Neofeudalism 101: Strip-Mining the Upper Middle Class
April 8, 2015
This Neofeudal structure is unstable by its very nature.
I have often examined the Neofeudalist structure of the U.S. economic hierarchy, and the many social and financial fault lines running through this creaking structure. For example:
America's Nine Classes: The New Class Hierarchy (April 29, 2014)
Are You an Elitist? Class Warfare and the New Nobility (April 26, 2014)
Protecting Elites and the Clerisy Class That Serves Them (September 26, 2014)
Bifurcation Nation (June 24, 2013)
The Three-and-a-Half Class Society (October 22, 2012)
Tyranny of the Majority, Corporate Welfare and Complicity (April 9, 2010)
Today I'd like to examine the neofeudal strip-mining of the class that pays most of the taxes. These taxes support the bottom 50% who pay the 7.65% payroll taxes and receive substantial income tax credits, and enables the super-wealthy to pay lower tax rates on their vast unearned income.
Let's take a quick glance at payroll and income taxes for context. Individual income taxes and Social Security/payroll taxes total $2.4 trillion. Corporate and other taxes add $600 billion, for a total of $3 trillion in Federal tax receipts.
Put together, people making under $40,000 a year get $81.1 billion from the income tax; that is, they get more refundable credits like the Earned Income Tax Credit than they pay in taxes. But that same group pays $121.5 billion in payroll taxes.
So people making under $40,000 a year--63.9% of all taxpayers, according to the Social Security Administration, paid a net of $40 billion out of the $2.4 trillion in payroll and income taxes. This is truly a drop in the bucket.
Meanwhile, the wealth of the top .01% has pulled away from the top 10% and even the top 1%:
A household income of around $150,000 a year qualifies as a top 10% income:
$145,000 to $149,999: 90.20%
$105,000 to $109,999: 81.09%
$190,000 to $194,999: 95.21%
Because the super-wealthy are in the top 10%, 5% and 1%, the average incomes of these groups are heavily skewed by the enormous incomes of the top 01%. As a result, it would be more accurate to remove the top .1% from the top 10%, 5% and 1%, but I haven't found any statistical charts that reflect this.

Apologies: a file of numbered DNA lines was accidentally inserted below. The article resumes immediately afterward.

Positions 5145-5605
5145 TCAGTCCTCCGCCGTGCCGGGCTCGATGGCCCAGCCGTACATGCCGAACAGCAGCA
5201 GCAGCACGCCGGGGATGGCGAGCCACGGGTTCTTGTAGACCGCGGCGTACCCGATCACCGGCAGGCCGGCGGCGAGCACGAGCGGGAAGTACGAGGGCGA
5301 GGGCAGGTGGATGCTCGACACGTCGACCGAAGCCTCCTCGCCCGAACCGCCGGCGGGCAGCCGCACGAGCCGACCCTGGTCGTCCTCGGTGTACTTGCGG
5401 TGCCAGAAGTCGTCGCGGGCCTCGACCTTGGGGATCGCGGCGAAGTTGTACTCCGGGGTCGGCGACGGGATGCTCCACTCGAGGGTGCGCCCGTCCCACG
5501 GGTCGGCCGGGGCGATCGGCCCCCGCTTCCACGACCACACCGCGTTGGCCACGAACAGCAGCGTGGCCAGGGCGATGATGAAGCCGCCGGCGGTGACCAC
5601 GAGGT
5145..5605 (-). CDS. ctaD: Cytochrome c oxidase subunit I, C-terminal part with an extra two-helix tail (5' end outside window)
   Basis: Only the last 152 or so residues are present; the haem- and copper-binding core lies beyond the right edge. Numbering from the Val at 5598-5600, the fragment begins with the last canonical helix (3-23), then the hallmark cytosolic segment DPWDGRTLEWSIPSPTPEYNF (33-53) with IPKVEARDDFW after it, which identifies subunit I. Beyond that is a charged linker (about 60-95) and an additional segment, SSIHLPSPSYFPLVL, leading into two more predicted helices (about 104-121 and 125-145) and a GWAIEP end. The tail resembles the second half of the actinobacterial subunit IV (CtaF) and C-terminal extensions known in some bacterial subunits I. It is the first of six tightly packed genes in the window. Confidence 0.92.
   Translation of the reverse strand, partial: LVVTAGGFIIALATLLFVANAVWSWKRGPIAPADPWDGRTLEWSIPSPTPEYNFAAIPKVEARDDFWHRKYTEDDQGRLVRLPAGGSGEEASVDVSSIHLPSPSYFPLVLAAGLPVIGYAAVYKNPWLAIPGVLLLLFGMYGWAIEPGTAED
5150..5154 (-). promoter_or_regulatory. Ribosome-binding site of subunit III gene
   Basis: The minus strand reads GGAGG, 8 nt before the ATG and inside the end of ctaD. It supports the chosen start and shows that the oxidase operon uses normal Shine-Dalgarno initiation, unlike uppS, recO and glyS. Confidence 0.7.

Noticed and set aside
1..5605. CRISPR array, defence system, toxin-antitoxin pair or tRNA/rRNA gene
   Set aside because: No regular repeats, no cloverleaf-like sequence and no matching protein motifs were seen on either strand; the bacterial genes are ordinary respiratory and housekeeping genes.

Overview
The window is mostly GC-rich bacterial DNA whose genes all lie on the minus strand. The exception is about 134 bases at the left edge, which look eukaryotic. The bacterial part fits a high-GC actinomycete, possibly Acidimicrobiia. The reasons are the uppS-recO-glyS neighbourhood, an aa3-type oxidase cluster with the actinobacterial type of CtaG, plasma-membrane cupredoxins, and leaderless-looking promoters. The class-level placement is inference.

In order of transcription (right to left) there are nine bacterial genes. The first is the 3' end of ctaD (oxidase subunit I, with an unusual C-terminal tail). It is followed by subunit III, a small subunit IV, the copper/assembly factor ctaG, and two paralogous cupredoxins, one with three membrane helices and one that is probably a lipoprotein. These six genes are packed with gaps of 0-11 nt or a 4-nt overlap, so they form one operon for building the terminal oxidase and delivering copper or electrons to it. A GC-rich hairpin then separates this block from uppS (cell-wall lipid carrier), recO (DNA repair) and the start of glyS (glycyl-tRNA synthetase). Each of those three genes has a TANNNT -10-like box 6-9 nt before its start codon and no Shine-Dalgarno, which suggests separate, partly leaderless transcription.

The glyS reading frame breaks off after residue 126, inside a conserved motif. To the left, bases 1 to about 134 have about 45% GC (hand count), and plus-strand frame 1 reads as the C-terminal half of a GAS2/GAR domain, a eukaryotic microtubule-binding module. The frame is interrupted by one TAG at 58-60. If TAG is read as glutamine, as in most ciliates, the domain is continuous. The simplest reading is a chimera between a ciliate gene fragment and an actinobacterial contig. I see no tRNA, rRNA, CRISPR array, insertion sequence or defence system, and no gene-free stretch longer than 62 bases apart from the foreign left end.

For their part, the top 10% (roughly 15 million taxpayers in a nation of 317 million people) pay the vast majority of income taxes: CBO:Top 40% Paid 106.2% of Income Taxes; Bottom 40% Paid -9.1%
The Distribution of Household Income and Federal Taxes (CBO; highly recommended)
The top 20% pay 93% of all federal income tax and 45% of all payroll taxes. The top 10% pay 77.4% of all federal income tax and 27% of all payroll taxes.
Most of the income gains have flowed to the very top of the income pyramid:
So what makes this structure Neofeudal? Simply this: the tax donkeys who pay most of the tax support the large class of modern-day serfs (working poor and state dependents) while their labor generates the great wealth enjoyed by the Financial Aristocracy.
The class of tax donkeys earns most of their income by their labor, and this income is exposed to both payroll taxes (up to $111,000 annually) and income taxes. Unless they are fortunate enough to be granted stock options in bubblicious tech companies, they do not own the capital needed to skim millions of dollars annually in unearned income like the Financial Aristocracy.
This Neofeudal structure is unstable by its very nature. For every person in the bottom 50% looking with resentment at someone earning $150,000, there's somebody like me (who doesn't earn $150K) paying $300 cash for a small tube of medication (that's long been off-patent) because I can't afford gold-plated health insurance but earn too much to get healthcare and all medications for free.
This class in the middle--making too much to qualify for federal subsidies, but not enough to afford healthcare, higher education, etc.--has its own fault lines, fractures I will discuss tomorrow.
NOTE: Contributions/subscriptions are acknowledged in the order received. Your name and email remain confidential and will not be given to any other individual, company or agency.
Thank you, Robert E. ($500), for your beyond-outrageously generous contribution to this site-- I am greatly honored by your steadfast support and readership.